Rapidly transitioning to clean energy pathways. Ramping up clean energy technology deployment and phasing out harmful sources/devices must be an integral component of energy sector planning in the next decade. This includes rapid scaling up of available energy transition solutions to reach 8,000 GW of renewable energy by 2030, and to increase the annual rate of energy efficiency from 0.8 per cent to 3.0 per cent. It also entails abandoning all coal plants in the pipeline and reducing coal power capacity by 50 per cent by 2030.

Leaving no one behind, strengthening inclusion, interlinkages and synergies. Integration of socio-economic outcomes in the energy sector is critical to ensuring no one is left behind. This includes integration of principles of equity and equality in energy-sector policy, planning and financing vis-à-vis the energy needs of the most vulnerable communities, including women and children, youth and indigenous peoples. It also includes creating green energy jobs and mainstreaming energy-sector policies and strategies into economic, industrial, labour, educational and social strategies to ensure just energy transitions.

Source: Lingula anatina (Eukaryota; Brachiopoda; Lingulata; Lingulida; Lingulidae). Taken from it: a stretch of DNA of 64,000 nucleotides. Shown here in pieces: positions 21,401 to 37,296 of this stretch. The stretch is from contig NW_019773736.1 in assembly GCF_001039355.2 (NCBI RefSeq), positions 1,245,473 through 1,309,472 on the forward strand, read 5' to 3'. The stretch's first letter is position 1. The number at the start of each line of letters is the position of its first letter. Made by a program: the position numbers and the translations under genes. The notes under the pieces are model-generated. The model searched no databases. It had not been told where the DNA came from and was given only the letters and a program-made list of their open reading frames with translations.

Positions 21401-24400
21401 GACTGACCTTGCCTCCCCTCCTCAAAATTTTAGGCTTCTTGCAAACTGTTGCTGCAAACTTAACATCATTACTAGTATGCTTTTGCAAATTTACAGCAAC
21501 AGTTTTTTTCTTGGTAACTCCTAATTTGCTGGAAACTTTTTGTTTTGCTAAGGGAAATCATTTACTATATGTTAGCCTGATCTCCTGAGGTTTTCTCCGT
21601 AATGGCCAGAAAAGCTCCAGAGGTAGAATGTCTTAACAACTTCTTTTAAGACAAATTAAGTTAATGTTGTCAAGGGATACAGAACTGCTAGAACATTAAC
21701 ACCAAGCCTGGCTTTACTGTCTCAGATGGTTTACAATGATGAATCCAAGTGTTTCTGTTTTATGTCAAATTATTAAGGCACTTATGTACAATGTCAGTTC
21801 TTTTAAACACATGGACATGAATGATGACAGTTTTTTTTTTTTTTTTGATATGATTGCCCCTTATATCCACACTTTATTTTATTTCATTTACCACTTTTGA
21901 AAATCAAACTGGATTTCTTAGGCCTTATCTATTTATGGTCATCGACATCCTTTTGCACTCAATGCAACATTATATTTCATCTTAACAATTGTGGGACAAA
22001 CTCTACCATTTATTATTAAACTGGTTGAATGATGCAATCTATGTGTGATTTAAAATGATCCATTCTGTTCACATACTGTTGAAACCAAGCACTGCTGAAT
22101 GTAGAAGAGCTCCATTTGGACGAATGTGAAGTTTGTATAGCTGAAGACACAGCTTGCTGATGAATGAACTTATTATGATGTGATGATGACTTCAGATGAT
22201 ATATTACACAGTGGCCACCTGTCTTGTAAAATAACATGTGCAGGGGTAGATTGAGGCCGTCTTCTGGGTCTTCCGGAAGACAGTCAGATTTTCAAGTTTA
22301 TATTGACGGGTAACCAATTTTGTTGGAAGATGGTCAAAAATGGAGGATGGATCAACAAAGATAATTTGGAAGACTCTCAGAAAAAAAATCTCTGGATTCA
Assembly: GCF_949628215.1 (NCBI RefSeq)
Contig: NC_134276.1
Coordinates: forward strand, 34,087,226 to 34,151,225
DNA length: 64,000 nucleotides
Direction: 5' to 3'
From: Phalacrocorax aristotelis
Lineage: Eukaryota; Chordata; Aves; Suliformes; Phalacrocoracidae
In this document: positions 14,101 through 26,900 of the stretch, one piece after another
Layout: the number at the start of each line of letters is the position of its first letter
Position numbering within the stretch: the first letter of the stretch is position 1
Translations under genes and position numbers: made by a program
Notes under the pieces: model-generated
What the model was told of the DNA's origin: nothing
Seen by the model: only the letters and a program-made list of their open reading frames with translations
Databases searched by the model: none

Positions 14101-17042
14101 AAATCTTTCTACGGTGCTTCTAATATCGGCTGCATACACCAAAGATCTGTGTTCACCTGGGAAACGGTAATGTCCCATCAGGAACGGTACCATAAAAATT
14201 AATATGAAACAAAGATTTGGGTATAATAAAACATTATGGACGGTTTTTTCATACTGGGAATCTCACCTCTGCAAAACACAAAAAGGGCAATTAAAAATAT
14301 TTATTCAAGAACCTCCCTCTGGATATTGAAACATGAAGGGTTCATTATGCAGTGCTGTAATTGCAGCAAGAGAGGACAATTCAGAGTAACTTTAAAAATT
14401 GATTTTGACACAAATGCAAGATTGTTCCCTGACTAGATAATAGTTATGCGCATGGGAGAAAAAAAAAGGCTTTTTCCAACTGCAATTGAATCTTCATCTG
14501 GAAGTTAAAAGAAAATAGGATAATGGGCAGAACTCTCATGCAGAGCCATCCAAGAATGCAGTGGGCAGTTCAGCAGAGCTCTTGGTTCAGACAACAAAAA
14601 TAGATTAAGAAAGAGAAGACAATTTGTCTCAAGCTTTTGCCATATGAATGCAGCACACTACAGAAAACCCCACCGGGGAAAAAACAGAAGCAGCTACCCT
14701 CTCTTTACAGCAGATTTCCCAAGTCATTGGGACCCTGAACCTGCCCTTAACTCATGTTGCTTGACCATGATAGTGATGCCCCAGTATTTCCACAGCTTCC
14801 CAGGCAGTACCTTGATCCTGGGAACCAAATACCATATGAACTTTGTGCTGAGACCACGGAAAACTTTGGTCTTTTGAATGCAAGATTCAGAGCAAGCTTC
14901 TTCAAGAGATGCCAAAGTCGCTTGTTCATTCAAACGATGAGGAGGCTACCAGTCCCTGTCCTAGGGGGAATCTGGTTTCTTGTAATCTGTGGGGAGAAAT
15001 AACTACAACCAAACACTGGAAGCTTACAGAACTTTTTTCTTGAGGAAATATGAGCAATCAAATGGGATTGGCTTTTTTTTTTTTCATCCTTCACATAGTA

Mobilizing adequate and well-directed finance. This includes tripling clean energy investment globally by 2030, and accelerating access to finance particularly in the least developing countries. It also entails reforms to phase out inefficient fossil fuel subsidies and support market-based energy transitions. Equally important is creating enabling policy and regulatory frameworks to leverage private sector investment towards SDG 7 targets.

Harnessing innovation, technology and data. This includes expanding the supply of energy innovation that addresses key gaps and increasing demand for clean and sustainable energy technologies and innovation through market-oriented policies, harmonized international standards and carbon pricing mechanisms. This also addresses the digital divide, investing in quality data and improving the collection, management and applications of data and data systems.

All stakeholders have a role to play and must step up action. Member States and other stakeholders need to drive the global energy transformation forward by forming transformational partnerships. UN entities, international organizations and multilateral development banks, as well as businesses, civil society, science, cities and regional governments and other stakeholders, must step up and strengthen their efforts to support the implementation of SDG 7 and other SDGs.